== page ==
The island’s laid-back ambiance permeates the cobbled streets of Old San Juan and flows through the lush rain forest canopies. Puerto Rico makes a great vacation destination if you’re looking to divide your time between culture and nature. Set up your home base in San Juan, and you can experience it all without feeling rushed.
Perched on Puerto Rico’s northeastern coast, the fortified city of San Juan is the best place to get introduced to the island. Behind the pastel facades of the Old City you’ll uncover quaint shops selling local crafts, charming restaurants serving local specialties and scenic plazas teeming with people grooving to the tunes of local salsa bands. Outside the walls of the historic quarter, San Juan bursts with activity — shopping and nightlife hot spots give way to rolling golf courses and golden beaches flanked by all-inclusive tropical resorts. And from here, you won’t have to go far to experience the island’s beautiful outdoors spaces.
You would be remiss if you visited Old San Juan and didn’t devote at least part of your day to the San Juan National Historic Site. Overlooking the Caribbean Sea from the city’s coastline, this protected area encompasses several 16th-century fortresses — Castillo San Cristóbal, Castillo San Felipe del Morro and Fortín San Juan de la Cruz (El Cañuelo) — and part of the old city walls. These fortifications hark back to a time when Puerto Rico (then a Spanish colony) was one of Spain’s most significant Caribbean outposts. The walls and the forts helped protect the settlement and its trade activities.
You can wander through the old strongholds, which still house remnants of the city’s military past (such as old cannons). For a more in-depth look at their history, sit in on a ranger talk, offered every hour in English and Spanish. And if you time your visit right, you may get to see one of the park’s historic reenactments.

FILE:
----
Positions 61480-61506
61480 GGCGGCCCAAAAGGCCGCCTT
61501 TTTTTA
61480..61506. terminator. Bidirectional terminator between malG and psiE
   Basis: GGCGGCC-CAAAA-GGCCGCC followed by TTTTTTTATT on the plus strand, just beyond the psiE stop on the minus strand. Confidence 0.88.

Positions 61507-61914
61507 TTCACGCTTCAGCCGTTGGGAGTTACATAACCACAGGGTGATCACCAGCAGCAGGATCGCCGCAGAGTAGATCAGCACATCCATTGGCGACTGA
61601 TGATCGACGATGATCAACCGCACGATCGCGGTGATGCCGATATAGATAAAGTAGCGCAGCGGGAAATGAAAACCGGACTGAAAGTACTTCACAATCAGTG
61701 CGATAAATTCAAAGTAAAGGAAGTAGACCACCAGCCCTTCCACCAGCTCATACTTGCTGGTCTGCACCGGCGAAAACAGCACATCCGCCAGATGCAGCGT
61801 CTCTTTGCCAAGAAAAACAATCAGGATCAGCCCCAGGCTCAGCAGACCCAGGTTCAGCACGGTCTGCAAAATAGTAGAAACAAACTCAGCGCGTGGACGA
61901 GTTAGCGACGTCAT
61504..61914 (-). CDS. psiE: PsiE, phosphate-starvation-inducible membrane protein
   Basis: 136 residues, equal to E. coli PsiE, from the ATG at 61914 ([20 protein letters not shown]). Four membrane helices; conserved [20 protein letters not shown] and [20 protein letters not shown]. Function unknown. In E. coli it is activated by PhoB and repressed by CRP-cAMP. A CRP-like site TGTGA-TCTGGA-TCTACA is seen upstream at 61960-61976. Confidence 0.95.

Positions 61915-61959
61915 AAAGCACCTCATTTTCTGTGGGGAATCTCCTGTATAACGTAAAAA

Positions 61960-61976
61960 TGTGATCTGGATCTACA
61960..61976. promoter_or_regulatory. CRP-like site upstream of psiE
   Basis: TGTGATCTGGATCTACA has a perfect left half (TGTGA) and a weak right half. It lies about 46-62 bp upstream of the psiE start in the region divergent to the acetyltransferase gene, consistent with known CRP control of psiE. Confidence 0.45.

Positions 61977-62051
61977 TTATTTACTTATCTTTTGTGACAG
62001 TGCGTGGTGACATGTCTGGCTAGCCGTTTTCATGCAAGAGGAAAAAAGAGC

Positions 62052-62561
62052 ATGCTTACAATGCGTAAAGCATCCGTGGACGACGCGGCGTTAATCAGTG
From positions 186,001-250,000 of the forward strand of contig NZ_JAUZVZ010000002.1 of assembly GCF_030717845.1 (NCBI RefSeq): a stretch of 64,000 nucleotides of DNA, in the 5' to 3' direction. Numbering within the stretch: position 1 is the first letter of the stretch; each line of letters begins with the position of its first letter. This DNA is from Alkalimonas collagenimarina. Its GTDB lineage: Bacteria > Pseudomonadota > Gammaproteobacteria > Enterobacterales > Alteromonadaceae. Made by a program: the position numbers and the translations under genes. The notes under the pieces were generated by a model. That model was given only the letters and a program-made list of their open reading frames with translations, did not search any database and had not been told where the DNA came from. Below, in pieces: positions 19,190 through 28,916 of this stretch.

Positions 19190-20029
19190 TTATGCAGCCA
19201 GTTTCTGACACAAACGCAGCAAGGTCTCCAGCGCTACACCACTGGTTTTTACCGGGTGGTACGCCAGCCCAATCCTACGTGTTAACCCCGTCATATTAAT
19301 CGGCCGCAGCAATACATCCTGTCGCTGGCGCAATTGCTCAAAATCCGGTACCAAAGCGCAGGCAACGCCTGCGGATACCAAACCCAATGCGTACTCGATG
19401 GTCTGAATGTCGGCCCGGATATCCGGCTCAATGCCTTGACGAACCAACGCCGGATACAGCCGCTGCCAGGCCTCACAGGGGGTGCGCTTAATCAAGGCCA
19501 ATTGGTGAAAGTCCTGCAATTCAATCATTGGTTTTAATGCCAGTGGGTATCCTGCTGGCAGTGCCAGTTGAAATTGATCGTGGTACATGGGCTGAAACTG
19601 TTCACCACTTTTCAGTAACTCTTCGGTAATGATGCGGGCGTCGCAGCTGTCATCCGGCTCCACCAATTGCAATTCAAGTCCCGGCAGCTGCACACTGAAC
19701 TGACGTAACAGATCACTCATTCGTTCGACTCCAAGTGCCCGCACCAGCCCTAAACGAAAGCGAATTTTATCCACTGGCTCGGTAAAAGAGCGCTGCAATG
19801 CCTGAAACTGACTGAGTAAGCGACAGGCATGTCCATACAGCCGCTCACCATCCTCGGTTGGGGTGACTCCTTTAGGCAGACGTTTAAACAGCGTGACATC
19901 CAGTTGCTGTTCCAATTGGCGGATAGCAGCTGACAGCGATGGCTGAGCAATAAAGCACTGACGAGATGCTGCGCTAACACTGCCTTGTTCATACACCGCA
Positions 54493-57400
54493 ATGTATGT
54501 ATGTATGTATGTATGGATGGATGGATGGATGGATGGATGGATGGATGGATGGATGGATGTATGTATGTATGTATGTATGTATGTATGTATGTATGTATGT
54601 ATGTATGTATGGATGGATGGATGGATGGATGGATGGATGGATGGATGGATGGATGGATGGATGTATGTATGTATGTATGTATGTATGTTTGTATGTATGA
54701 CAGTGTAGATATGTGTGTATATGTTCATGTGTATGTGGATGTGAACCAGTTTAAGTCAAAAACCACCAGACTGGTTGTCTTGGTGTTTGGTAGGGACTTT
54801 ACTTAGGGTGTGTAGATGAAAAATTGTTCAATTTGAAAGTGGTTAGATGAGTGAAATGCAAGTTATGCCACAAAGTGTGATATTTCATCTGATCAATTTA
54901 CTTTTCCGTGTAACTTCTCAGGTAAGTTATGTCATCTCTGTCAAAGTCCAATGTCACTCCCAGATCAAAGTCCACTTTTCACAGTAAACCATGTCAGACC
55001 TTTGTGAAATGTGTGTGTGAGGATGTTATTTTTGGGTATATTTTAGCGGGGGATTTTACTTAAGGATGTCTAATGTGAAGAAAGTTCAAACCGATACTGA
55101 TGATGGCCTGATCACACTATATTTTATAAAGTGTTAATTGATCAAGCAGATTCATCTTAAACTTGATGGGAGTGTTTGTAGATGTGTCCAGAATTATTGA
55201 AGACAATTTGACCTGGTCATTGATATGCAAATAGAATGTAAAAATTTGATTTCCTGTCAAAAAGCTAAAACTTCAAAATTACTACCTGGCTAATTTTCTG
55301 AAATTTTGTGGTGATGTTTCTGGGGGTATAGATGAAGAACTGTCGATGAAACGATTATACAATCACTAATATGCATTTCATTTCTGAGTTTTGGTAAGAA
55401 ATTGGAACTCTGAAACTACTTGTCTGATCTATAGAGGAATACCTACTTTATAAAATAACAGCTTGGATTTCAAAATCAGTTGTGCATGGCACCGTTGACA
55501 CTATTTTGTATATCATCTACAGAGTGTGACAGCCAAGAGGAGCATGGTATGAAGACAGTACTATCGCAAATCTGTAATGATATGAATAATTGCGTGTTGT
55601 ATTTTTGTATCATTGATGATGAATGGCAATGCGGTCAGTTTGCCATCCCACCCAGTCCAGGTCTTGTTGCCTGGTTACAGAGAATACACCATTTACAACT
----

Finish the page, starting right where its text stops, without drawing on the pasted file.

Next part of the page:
El Yunque National Forest, the only tropical rainforest in the USA, comprises more than 110 square kilometers of natural splendor. More than 200 different species of trees house colorful birds and frogs, and waterfalls cascade into cool azure pools flanked by vibrant orchids. The views you’ll find along El Yunque’s numerous hiking trails — especially those that lead to the summit of El Toro mountain — will undoubtedly take your breath away.
And after you’ve worked up a sweat, you can cool off with a dip in one of the park’s beautiful natural pools — La Mina Falls and the Juan Diego Falls are among the most popular swimming spots. At the end of the day, you can set up camp for the night or enjoy an evening at one of several hotels located in within the forest and along the nearby coast.
Occupying its own island roughly 11 kilometers off the eastern coast of Puerto Rico, the Vieques National Wildlife Refuge on Vieques Island encompasses a cornucopia of diverse ecosystems. In this 70-plus square kilometer wilderness area, you can sprawl along sandy beaches, kayak through mangrove forests or swim in and explore rocky grottos — all while keeping your eyes peeled for some of the island’s fascinating creatures. You may spot sea turtles, fruit bats, wild horses and many different types of birds while here.
To get to Vieques National Wildlife Refuge from San Juan, you’ll need to either fly to Vieques or take a ferry to Isabel II (the island’s primary town), so an overnight trip will allow you to experience more of the island. (You’ll find lodging options for a wide range of budgets here, from high-end resorts to small boutiques.) Besides, one of Vieques’ most memorable experiences can only be had at night: a kayak tour of Mosquito Bay. As you paddle, you’ll disturb the bay’s bioluminescent organisms, causing them to glow.
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